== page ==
Wednesday, February 22, 2006

The Dumbing Down of American Education

What has happened to No-Child-Left-Behind? It began with so much promise but seems to have lost some of its zeal in the shadow of Iraq or Afghanistan. We may be able to turn out soldiers in America, but we slowly seem to be losing the ability to turn out scholars. No where has this become more apparent to me than a private college in Dallas, Texas.

The counselor was extremely helpful and worked diligently to get me enrolled. He gave me the information packet and assured me that it was a great program. I felt that I asked all the right questions. Is the program recognized by the ABA? He assured me that the program was accredited and job placement was assured, but not guaranteed. There is no accreditation. Upon seeing the counselor a few weeks into the program,he discovered that I was unhappy and he apologized profusely. He said that he just tells people what the college instructs him to. I even spoke to the President of the school to bring an issue to her attention, she assured me that she would call or email me with her findings. This was just more lip-service; I never heard from her.

I began the program with high hopes and high expectations, concerned that I would find it difficult to maintain my 4.0 in what sounded like such a comprehensive program. I naively assumed that the program would be worth what I considered the exorbitant price of nearly $30K for a two-year degree. I justified the cost in my mind by the convenience of the class schedule. It was geared toward adults with children and with jobs who were considering a career change.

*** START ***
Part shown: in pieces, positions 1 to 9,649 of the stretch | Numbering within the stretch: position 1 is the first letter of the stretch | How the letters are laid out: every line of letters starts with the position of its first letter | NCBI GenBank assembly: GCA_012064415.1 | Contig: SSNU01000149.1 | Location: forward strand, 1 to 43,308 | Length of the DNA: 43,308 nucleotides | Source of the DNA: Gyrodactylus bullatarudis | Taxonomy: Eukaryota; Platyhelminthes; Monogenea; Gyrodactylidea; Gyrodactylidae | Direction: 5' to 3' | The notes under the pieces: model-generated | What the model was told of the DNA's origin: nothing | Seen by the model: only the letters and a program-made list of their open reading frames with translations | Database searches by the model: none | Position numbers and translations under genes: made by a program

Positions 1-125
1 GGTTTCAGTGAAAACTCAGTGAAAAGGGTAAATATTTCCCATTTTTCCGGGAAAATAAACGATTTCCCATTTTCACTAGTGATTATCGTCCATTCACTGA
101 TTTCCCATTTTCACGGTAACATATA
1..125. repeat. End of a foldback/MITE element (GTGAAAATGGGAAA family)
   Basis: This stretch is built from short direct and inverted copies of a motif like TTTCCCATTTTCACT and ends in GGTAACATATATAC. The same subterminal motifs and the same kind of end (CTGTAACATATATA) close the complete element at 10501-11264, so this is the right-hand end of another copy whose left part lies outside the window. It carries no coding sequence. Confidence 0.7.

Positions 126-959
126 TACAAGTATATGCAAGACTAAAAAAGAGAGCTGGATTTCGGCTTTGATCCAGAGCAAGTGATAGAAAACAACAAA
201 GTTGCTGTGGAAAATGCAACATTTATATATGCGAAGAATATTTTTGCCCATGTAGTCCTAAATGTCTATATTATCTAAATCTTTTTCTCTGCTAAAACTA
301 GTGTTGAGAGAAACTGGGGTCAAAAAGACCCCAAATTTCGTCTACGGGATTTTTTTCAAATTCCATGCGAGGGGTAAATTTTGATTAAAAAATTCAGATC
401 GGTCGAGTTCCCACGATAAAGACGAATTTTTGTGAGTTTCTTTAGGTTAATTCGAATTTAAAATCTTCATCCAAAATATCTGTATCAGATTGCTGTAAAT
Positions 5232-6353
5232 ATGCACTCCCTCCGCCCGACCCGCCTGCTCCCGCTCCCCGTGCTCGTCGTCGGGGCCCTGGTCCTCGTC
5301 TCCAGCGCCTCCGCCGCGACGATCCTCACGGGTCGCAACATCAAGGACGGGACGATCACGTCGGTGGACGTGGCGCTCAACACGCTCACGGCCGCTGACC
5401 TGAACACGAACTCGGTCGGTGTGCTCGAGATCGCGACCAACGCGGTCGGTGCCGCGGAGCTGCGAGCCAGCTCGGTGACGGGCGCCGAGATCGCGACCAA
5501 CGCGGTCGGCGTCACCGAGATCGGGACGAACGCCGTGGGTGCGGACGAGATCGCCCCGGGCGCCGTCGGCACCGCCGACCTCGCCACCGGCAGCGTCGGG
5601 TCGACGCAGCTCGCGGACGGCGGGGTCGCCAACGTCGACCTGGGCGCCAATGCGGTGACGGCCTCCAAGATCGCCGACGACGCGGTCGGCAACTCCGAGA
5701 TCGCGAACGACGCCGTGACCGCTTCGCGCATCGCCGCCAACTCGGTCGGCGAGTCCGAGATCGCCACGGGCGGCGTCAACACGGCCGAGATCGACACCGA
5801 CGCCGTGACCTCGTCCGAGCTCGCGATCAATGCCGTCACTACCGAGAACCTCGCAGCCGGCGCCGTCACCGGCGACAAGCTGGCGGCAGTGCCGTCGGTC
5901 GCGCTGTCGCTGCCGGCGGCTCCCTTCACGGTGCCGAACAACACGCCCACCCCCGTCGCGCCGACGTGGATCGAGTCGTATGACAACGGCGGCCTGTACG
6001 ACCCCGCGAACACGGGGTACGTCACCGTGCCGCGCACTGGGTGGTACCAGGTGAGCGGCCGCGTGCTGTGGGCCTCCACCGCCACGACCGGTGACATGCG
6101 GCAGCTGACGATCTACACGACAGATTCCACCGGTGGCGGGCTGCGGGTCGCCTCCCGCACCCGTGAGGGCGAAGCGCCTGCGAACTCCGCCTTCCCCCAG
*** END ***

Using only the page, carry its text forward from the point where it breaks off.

I had researched and done my homework -or so I believed- until the first week of classes. I assured myself that I was over-reacting. There was no reason to panic just because many students in my Composition I class didn’t know what a verb was and could not pick one out in a sentence. The instructor seemed knowledgeable and professional, yet he too "dumbed down" his class. There would be no homework, nor would there be any long term papers; we would do most class work in pairs or small groups and the way to get an “A” would be to show up for class. The class continued to struggle through the syntax of the English language and I became the "floater," that would be the person who went around and helped others with their work. I knew I had much to learn about writing, but little of it would happen in this class.

The program director teaches my first class of the day. On a good day she is 30 minutes late. The first hour is usually lost to waiting and then conversation. Sometimes the second hour is dedicated to learning, but not always. I am continually asking myself, "What I am doing here?" a question the instructor asked me after a few days in class. An Intro Class was not what I needed after having finished the first year of a similar program in Indiana, but it was a requirement. I couldn't help but wonder how this school developed such a program! There are so many incredible programs in other areas that they could have modeled, but instead they seem to have flung together a high-priced imitation that is severely lacking in credibility and substance.

I have consistently dedicated myself to learning, whether I was enrolled in school or not I feel there is something to learn every day. Each book I read and every situation I encounter offers some knowledge that I didn't have before. Perhaps now I am to learn tolerance, patience-- or new ways to waste time and money! It is a shame that colleges don't have to abide by the same standards as public schools. I am too old to be a soldier.